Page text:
For a child – or even an adult – to grow positively in character, it indeed takes a village. But the kind of village matters. A community or culture that promotes attitudes of entitlement, excessive self-focus, instant gratification, poor self-regulation, etc. will only help produce individuals impaired in their capacity to relate to others in wholesome, productive ways. That’s what character disturbance is all about.
Some things are well worth fighting for. But there’s a way to go about this enterprise that builds as opposed to destroys.
There are several qualities a person must acquire to forge a strong, healthy character. Patience, endurance, and perseverance are among them. But before anyone can acquire these virtues, he or she must first cultivate both the ability and the will to bear discomfort.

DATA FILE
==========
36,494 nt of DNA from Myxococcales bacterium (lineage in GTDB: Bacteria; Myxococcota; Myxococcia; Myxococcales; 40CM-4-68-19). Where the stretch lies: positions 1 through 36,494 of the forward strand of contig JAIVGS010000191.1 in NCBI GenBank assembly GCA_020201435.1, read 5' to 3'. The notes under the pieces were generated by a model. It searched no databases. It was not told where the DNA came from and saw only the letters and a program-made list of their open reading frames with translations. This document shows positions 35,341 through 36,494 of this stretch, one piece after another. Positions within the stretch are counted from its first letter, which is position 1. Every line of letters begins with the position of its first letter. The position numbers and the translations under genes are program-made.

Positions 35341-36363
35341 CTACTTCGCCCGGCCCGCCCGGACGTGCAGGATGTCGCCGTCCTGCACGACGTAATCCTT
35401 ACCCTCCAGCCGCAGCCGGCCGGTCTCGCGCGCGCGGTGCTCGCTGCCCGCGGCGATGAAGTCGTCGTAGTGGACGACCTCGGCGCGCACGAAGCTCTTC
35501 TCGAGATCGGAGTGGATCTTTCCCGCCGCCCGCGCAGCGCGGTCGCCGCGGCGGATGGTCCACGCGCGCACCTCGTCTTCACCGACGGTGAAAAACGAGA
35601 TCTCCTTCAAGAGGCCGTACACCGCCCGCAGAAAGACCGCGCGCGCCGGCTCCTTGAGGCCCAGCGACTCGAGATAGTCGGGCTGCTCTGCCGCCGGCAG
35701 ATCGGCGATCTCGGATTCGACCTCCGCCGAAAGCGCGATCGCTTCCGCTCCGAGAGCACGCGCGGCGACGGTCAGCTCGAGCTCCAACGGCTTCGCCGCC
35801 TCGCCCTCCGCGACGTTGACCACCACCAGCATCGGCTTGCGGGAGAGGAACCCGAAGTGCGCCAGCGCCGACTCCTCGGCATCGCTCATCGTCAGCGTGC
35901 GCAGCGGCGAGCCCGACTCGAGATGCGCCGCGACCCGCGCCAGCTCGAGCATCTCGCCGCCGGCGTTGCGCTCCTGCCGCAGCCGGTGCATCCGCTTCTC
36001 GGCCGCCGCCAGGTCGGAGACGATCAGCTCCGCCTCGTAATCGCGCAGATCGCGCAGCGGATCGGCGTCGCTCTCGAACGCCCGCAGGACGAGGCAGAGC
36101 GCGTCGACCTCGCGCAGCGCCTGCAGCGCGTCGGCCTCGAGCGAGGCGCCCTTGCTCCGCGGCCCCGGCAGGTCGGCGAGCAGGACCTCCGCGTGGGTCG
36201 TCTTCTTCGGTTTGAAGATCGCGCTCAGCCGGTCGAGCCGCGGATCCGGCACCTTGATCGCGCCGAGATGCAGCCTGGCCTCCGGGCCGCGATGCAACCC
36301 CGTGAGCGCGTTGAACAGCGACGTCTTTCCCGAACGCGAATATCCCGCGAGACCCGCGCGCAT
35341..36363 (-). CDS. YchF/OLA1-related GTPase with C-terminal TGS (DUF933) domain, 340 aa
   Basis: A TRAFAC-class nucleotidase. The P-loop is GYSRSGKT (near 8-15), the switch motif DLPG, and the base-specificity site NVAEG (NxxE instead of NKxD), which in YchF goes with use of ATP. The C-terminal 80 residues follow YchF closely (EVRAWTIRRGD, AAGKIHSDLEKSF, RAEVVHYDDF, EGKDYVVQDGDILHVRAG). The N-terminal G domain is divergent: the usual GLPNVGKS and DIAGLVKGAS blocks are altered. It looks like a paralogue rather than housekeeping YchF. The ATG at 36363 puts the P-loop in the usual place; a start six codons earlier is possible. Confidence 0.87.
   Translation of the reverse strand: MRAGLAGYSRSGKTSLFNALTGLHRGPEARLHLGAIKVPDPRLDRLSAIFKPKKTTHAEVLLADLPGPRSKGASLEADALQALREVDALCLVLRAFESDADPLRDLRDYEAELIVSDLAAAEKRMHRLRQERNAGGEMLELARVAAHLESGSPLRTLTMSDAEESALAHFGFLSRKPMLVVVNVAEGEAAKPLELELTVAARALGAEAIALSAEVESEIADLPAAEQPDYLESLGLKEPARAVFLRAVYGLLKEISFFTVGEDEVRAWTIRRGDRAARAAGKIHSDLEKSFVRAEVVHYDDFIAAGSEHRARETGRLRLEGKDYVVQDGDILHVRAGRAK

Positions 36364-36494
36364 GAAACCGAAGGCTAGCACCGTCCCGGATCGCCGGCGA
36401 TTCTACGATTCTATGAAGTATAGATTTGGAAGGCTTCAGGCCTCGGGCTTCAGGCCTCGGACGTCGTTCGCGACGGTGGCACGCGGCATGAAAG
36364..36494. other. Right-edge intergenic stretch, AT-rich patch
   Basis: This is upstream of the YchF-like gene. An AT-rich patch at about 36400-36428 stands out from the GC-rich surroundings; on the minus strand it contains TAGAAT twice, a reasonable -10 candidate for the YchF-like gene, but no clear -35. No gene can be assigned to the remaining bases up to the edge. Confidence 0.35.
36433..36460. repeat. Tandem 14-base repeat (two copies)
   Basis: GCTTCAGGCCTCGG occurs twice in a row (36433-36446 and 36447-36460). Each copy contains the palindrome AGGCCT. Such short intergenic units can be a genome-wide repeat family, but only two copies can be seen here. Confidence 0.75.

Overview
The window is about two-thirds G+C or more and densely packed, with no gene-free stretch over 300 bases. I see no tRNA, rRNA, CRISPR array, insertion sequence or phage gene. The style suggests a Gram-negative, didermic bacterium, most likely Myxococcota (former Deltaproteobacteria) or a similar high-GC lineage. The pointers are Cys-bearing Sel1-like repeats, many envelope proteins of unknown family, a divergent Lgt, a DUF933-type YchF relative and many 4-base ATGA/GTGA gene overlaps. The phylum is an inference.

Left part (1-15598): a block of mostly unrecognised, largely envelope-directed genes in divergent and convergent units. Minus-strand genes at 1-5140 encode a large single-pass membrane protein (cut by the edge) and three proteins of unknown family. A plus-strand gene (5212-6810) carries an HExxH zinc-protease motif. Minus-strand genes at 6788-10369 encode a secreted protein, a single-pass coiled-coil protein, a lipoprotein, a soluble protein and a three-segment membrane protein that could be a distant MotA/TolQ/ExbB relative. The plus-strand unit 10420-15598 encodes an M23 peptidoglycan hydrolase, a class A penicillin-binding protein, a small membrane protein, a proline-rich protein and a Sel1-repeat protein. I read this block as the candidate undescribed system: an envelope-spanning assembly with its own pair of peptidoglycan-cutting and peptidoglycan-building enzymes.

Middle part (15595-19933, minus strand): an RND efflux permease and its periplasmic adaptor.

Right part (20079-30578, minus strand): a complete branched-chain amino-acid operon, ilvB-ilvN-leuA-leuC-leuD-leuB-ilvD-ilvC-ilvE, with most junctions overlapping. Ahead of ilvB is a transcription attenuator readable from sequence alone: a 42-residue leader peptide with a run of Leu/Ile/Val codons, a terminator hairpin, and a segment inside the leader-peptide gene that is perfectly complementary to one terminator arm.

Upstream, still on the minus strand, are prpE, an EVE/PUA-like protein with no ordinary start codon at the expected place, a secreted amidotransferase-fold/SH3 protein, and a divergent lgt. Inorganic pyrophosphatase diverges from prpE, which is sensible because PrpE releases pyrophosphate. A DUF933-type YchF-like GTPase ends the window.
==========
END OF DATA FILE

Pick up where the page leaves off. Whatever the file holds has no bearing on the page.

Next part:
To be of good character, we must become master of our appetites and aversions, our likes and dislikes. We must become master of instead of slave to what has been commonly called the “pleasure principle.”
Disturbed characters’ self-indulgence always creates a living hell for those around them but can also create one for themselves. This woman’s life will be a continual shipwreck until she makes up her mind to start accepting some responsibility for her actions and their impact on those she supposedly loves.